Home » Governance » Govt Still to Take Over Rhodesian Properties

President Robert Mugabe’s government is still struggling to explain why it has failed 34 years since independence to transfer properties previously owned by the Rhodesian government, Parliament heard Monday.

In his oral evidence to the parliamentary portfolio committee of Justice, deputy attorney general Kumbirai Hodzi said “government is seized with the matter”.

He was responding to questions from Masvingo Central Zanu PF MP Daniel Shumba who wanted to know what the state is doing to claim the properties.

“We have a strategic committee working on the matter and we have been working on it for quite some time now. The attorney general’s office I must say has also aised the ministry of foreign affairs to conduct a general audit of all consular properties across the world to see what we have and what we do not won,” said Hodzi.

A visibly unimpressed Shumba shot-back immediately “I think there is a problem in government and in particular with your department because it seems you just give aice and you seem not to have any instrument to measure how effective your aice is or whether it is being taken up and implemented. You cannot just give aice and fold your arms waiting for people to implement it. There should be consequences for not implementing aice,” said Shumba.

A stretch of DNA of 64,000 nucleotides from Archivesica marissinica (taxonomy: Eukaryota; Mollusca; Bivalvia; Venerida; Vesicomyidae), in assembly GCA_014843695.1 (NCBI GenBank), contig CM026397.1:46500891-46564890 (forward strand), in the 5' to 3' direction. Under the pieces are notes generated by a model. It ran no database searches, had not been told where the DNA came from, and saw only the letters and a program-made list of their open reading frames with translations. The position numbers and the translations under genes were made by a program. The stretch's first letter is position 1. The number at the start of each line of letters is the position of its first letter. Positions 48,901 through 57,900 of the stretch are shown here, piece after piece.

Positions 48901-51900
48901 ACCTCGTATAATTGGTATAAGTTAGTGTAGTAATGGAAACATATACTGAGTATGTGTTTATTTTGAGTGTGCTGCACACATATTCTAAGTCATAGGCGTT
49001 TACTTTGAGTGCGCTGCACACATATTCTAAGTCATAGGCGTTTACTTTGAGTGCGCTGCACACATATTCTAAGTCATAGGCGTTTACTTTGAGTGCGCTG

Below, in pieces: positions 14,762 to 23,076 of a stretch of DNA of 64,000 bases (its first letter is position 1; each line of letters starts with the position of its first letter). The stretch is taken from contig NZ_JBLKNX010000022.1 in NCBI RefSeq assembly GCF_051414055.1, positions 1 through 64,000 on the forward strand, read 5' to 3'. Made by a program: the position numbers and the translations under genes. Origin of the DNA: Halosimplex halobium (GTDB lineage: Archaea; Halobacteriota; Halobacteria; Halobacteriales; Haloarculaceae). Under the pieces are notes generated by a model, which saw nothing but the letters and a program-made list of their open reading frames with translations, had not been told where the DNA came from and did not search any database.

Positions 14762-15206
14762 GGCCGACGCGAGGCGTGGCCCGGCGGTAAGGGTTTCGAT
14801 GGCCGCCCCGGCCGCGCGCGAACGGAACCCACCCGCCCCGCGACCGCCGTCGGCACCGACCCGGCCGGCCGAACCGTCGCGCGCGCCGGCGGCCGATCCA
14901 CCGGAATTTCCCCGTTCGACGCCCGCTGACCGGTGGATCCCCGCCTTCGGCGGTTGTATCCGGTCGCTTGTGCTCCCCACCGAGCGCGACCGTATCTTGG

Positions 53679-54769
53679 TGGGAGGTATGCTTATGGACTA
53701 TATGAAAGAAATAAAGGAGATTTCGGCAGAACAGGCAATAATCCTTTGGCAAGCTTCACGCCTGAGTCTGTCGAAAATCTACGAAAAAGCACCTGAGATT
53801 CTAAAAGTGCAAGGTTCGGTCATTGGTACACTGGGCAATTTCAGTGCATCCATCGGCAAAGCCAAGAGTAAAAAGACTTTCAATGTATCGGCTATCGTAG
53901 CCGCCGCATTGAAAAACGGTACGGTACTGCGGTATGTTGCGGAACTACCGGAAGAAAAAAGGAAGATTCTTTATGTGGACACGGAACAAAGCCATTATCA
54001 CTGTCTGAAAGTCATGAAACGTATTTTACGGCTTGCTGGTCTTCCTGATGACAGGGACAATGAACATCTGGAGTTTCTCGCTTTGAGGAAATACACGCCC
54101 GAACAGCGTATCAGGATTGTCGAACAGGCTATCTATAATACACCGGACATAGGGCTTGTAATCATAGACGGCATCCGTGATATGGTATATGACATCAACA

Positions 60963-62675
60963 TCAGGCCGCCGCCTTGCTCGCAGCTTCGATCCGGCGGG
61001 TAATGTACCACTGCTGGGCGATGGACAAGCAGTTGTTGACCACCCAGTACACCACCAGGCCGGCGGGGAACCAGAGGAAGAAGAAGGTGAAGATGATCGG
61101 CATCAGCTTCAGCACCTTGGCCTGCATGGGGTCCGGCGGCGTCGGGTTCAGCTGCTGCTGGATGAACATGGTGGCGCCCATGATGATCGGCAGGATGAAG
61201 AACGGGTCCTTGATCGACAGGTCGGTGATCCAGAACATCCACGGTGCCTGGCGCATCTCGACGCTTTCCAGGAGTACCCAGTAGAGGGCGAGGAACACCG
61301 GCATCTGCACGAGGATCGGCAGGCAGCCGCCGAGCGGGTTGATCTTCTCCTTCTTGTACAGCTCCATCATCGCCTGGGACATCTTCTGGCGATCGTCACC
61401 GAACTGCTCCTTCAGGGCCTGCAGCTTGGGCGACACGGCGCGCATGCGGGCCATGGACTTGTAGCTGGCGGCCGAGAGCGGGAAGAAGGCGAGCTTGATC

“Have you quantified the cost of negated aice?” he asked.

In response Hodzi said his department had not.

“But I am sure 99 percent of our aice has been taken up and particularly the aice we have given with a quantum of the costs that government could incur in the event that they do not take it up,” he said.

Media reports last month revealed that the last Rhodesian Prime Minister Ian Smith’s government still officially owned properties in Mozambique three decades after it was deposed according to the Comptroller and Auditor General’s 2011 report.

“There are properties in Mozambique which are supposed to be under the ownership of the government of Zimbabwe. However at the date of the audit, the ownership status of some of these properties was not clear.

“The properties, which were owned by the Rhodesian government should have been transferred to the Zimbabwean government on the attainment of independence in 1980. Proof of ownership in the form of title deeds was not availed for my inspection,” a local daily quoted the report, now before Parliament.

Source : New Zimbabwe

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